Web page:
By: Chris Arakaky

According to Virginia law, a person is legally considered incapacitated if a court finds they are unable to evaluate information, interactions with others, and their surroundings to such an extent they lack the capacity to:

  • (i) provide for their health, care, safety, or therapeutic needs without the assistance or protection of a guardian; or
  • (ii) manage property or financial affairs or provide for their support or for the support of their legal dependents without the assistance or protection of a conservator

(See: Virginia Code § 64.2-2000)

Guardians and conservators are fiduciaries of the incapacitated individual. They are legally bound to act in the incapacitated person’s best interest. The circuit court will appoint a guardian and/or conservator if it determines the individual meets the threshold for legal incapacity after a petition has been filed. Usually, the petition is filed by a party who has concerns about the individual’s ability to care for themselves, such as a relative, neighbor, or close friend. 

An individual alleged by the petitioner to be incapacitated is referred to as the respondent. The respondent has due process rights before a court can appoint a guardian or conservator over them. They must be notified of the court hearing and they are able to attend, obtain legal representation, call on and cross-examine witnesses, and subpoena records and documents. A guardian ad litem is also appointed by the court. The guardian ad litem represents the interests of the respondent but does not advocate for them. The guardian ad litem is a court appointed licensed attorney who meets with the respondent, advises them of their rights, and investigates the surrounding facts. 

Once finished, the guardian ad litem drafts a report for the court advising:

  • Whether a guardianship and/or conservatorship is necessary in this situation; and, if yes,
  • What extent should the powers of the guardian and/or conservator be

If appointed by the court, the fiduciary will have ongoing duties with court oversight. A guardian must regularly visit the incapacitated person to assess their decision-making ability, involve them in decisions to the extent possible, and file yearly reports regarding their health, living conditions, etc. The conservator must file annual accountings with the local commissioner of accounts and diligently manage their assets, bills, etc.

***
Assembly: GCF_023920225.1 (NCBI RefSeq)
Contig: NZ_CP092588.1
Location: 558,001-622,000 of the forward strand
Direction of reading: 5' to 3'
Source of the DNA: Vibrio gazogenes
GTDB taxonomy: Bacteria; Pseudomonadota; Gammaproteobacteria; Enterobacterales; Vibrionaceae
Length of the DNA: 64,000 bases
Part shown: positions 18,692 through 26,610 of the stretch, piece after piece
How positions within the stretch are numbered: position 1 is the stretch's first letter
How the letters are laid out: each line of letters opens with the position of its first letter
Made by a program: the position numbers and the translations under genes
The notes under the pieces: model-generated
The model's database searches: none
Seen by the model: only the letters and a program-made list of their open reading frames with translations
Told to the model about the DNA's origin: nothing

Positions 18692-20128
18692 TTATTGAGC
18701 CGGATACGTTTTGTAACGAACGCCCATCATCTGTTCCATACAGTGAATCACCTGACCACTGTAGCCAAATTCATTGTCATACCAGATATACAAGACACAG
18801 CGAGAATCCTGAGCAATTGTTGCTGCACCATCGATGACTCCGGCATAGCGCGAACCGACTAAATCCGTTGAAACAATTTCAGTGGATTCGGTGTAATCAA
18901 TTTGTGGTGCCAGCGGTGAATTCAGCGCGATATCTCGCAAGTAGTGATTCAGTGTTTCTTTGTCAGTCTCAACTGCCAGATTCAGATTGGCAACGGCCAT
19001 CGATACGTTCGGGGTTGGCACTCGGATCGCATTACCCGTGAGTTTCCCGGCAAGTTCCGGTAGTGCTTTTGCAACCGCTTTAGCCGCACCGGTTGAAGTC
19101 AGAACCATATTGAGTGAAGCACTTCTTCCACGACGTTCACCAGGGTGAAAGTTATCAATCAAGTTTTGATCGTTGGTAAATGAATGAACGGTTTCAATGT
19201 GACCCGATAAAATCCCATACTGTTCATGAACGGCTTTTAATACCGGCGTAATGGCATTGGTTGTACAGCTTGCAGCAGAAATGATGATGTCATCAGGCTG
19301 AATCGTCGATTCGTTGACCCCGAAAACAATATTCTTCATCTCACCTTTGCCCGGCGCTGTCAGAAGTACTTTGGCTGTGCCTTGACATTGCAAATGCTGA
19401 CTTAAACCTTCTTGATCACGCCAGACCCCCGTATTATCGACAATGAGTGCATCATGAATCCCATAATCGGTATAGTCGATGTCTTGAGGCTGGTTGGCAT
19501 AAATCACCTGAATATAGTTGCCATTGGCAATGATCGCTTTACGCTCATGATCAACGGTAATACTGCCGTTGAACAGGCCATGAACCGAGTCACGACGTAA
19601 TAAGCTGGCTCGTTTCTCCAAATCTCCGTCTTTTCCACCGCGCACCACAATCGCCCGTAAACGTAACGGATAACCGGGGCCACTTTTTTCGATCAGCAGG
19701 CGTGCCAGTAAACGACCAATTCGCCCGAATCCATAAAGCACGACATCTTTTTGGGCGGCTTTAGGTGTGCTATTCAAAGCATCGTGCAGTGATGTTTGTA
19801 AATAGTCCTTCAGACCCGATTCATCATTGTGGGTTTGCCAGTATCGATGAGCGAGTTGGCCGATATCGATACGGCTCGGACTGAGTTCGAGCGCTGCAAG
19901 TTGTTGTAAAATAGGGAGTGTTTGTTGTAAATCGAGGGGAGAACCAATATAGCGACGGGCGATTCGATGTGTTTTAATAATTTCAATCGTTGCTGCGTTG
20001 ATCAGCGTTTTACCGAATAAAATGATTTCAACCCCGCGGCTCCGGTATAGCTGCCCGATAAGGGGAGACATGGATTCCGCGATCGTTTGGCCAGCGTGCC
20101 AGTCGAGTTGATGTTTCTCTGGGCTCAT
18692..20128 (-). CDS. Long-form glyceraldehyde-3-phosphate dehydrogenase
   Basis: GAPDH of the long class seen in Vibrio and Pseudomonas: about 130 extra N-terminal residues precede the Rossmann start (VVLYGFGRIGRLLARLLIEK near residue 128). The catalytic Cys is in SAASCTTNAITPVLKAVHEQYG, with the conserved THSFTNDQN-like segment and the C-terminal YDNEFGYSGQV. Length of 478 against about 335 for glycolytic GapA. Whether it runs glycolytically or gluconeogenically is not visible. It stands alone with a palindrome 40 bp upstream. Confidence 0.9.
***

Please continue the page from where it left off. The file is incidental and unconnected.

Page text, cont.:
Guardianship/conservatorships can be very time-consuming, emotionally draining, and costly, especially if the petition is contested. To avoid the necessity for a guardianship/conservatorship petition, a person should execute a durable power of attorney and an advance medical directive.

Durable Power of Attorney         

A durable power of attorney allows a person to authorize an attorney-in-fact, or agent, to manage their assets while they are incapacitated. It is called “durable” because the power of attorney continues in full force even while the principal is incapacitated. A durable power of attorney can be springing or non-springing, meaning effective upon the principal’s incapacity or effective immediately, respectively.

Advance Medical Directive

An advance medical directive is a health care power of attorney. Instead of authorizing the agent to manage their financial accounts or pay their bills, the principal gives the agent power to make health care decisions for them if they are unable to do so. The advance medical directive will also often include a “living will.” A living will expresses your wishes regarding continued life support if you have a terminal illness.

Standby Guardianship

A standby guardian designation is relevant to people with minor children or children of whom they are the legal guardian of, rather than being universally relevant like a durable power of attorney or advance medical directive. Virginia law allows a parent or guardian to temporarily designate a “standby” guardian to care for a minor upon certain triggering events, including incapacity. Unlike a last will and testament, this allows you to appoint a guardian for your minor children before you pass away.

Other Considerations

These documents can greatly reduce the likelihood of a formal legal proceeding and excessive court involvement. However, Virginia courts will always have the final right to determine if a court-appointed fiduciary is necessary in any situation. If the agent/fiduciary designated by the incapacitated individual is abusing their power or not acting in the principal’s best interest, they can be removed and held liable for damages. It is also possible that the agent appointed by the incapacitated person declines to serve, dies, or they themselves become incapacitated, which may necessitate further court involvement. 

To learn more about Dunlap Bennett & Ludwig and how we assist you, contact us by calling 800-747-9354 or emailing clientservices@dbllawyers.com.


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Posted in: Estate Planning

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